April 14th, 2010

Obama to outline vision for space program despite astronaut criticism The Sydney Morning Herald

Barack Obama is set to promote his vision for the nation’s human space flight program – including putting a human on Mars – just two days after three Apollo astronauts called the new plans ”devastating”.
In an announcement to be made at Kennedy Space Centre in Florida today, the President will talk for the first time about the upheaval of NASA’s human spaceflight program outlined in his 2011 budget request in February.
It involved cancelling plans to return astronauts to the moon, investing in commercial companies to provide transport to orbit and developing new space technologies.
A senior administration official said Mr Obama would describe a vision ”that unlocks our ambitions and expands our frontiers in space, ultimately meaning the challenge of sending humans to Mars”.

August 4th, 2004

The designer suit for Mars The Sydney Morning Herald

When it comes to matching the blistering atmosphere of Mars for trying out a specially designed space suit, it seems there’s nowhere better on Earth than the Australian outback. Over the next month a group of geologists, engineers, psychologists and biologists will test the suits as if they were operating from a base station on the red planet, identified as a target for a NASA manned mission by about 2030.

June 7th, 2004

Sterility awaits Mars mission crews The Sydney Morning Herald

A manned space mission to Mars should only include men aged over 60 in view of irreversible sterility that will afflict crew members on the flight, veteran Russian cosmonaut Valery Polyakov said in Moscow yesterday. Prolonged exposure to radiation, calcium deficit and muscular atrophy caused by weightlessness would make it “irrational and cruel” to send younger men, the qualified doctor said at a conference on the medical effects of long term space flight.

March 5th, 2004

In search of the red sea The Sydney Morning Herald

Robot explorers are making dazzling finds as they chase the ghosts of Mars’ vanished oceans. Richard Macey reports.

February 11th, 2004

Water theory evaporates, but Mars mystery deepens The Sydney Morning Herald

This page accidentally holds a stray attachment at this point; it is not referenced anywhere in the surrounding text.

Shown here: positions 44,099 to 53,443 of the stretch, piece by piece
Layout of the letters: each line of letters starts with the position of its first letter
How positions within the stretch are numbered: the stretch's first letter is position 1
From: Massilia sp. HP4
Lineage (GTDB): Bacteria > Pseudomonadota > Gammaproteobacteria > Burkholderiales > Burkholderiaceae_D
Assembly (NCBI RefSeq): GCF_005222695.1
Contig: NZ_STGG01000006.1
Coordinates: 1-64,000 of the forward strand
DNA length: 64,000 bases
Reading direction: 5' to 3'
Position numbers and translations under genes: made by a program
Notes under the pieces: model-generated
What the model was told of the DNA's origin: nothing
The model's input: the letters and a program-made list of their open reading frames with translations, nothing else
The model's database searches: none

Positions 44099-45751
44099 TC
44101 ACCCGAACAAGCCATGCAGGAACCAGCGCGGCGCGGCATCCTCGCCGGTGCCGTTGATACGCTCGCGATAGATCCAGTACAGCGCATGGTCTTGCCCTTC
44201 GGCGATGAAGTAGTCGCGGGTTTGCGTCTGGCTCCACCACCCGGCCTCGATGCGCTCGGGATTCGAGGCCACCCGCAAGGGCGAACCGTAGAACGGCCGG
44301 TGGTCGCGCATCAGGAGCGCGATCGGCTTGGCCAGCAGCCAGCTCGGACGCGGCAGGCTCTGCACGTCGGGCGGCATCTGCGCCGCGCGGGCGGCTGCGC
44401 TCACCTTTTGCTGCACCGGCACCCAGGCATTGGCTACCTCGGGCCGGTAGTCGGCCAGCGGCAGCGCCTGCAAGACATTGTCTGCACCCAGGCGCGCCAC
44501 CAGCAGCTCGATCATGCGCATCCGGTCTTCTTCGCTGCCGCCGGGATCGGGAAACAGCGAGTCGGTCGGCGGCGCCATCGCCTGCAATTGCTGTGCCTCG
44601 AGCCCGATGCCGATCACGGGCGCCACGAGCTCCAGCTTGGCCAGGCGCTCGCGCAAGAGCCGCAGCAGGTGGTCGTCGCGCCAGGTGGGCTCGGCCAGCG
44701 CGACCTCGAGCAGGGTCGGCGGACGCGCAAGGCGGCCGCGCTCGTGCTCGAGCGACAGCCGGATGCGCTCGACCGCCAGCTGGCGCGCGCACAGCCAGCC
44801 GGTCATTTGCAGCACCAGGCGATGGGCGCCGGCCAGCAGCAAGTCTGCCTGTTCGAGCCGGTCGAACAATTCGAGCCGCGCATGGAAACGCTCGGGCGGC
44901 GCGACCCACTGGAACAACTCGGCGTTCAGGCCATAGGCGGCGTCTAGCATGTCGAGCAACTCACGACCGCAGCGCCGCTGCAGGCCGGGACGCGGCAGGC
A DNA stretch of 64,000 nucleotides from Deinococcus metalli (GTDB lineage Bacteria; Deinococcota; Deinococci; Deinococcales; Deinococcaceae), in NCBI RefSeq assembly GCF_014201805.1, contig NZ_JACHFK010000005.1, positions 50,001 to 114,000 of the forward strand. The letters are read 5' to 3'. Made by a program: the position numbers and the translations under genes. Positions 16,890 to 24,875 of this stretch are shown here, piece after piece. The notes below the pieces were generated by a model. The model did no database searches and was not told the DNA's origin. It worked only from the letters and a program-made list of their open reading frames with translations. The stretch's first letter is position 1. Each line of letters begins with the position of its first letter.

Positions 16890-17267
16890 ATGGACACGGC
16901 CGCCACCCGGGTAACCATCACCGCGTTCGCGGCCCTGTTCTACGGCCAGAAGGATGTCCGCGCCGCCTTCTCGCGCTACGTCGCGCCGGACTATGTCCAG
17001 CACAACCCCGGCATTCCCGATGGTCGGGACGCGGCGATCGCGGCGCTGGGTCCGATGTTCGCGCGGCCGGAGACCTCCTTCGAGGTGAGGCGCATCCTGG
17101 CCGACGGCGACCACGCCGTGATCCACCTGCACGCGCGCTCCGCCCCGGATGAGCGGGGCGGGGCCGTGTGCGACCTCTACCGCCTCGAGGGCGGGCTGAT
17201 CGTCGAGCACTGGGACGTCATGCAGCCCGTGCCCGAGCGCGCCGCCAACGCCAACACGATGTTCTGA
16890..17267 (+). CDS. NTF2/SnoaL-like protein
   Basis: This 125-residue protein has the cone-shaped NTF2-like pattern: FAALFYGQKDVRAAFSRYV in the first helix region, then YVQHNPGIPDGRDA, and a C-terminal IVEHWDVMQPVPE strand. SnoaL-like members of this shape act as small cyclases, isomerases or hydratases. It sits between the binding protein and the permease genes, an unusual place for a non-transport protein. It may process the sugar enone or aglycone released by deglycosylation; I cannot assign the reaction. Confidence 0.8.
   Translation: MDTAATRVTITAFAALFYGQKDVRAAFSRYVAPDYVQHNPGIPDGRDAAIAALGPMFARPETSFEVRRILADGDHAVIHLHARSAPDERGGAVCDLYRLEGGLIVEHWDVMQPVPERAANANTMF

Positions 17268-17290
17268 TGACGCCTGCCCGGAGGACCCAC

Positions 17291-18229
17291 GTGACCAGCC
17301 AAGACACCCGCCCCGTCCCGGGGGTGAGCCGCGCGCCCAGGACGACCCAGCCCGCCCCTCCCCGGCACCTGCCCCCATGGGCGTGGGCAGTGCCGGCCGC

The first close-up pictures of the outcrop of rock discovered by NASA’s Opportunity rover on Mars rule out the possibility that the layered rock was created by volcanic lava flows. The finding makes it much less likely that there was once a large body of water at the Meridiani Planum site. But the photographs revealed a new mystery – small grains of an apparently different material embedded in the layers of stone.

January 29th, 2004

It’s all over, red rover, we’re sending in the dingo The Sydney Morning Herald

History may record that a dog named Tamarind helped confirm there was once life on Mars. While five space probes – including two robot rovers – explore the red planet, a Sydney scientist’s pet dingo-kelpie cross may have found the evidence so many have been seeking.

January 2nd, 2004

Hope yet for Earth probes to reach Mars The Sydney Morning Herald

The score in the 2003-04 interplanetary cup now stands at Mars 2, Earth 1. This weekend our world gets its chance to level the game. Early last month, five spacecraft were closing in on the red planet. But then Japan declared that its Mars probe, Nozomi – Japanese for Hope – had malfunctioned and had no hope of entering Mars orbit. Then, on Christmas Day, Britain’s Beagle 2 vanished while attempting to land, although optimistic officials say they have not given up hope it may be found. The only good news came when Beagle’s mothership, the European-built Mars Express, slipped safely into Martian orbit. However, two more Mars landers, six-wheeled NASA rovers the size of a desk, are on their way.

December 17th, 2003

The Big Picture: Ascent of the Red Planet The Sydney Morning Herald

In its early moments this documentary, hosted by British actor Brian Blessed, ponders whether man could ascend the biggest mountain on Mars, Olympus Mons, a massive peak three times as high as Everest. It might have proceeded as a predictable vanity exercise for an actor, playing the hero, and dashing to a TV-produced finish line. In fact, Blessed proves he’s more than up to the task and the results make for breathtaking television.

September 20th, 2003

Tie me to the moon The Sydney Morning Herald

Seeing the Earth as a blue and white ball hanging in the velvet black of space sounds like fun. What a pity getting out there is so dangerous. Space-shuttle astronauts are riding a 3000-tonne bomb undergoing a controlled explosion. The loss of the Challenger crew in 1986, and the Columbia accident early this year confirmed how risky that can be. How much more pleasant to step inside a lift and rise gently into space. Reaching orbit would be no more frightening than riding to the top of a city building. A “space elevator” is exactly what American researchers say we could be using in 15 years.

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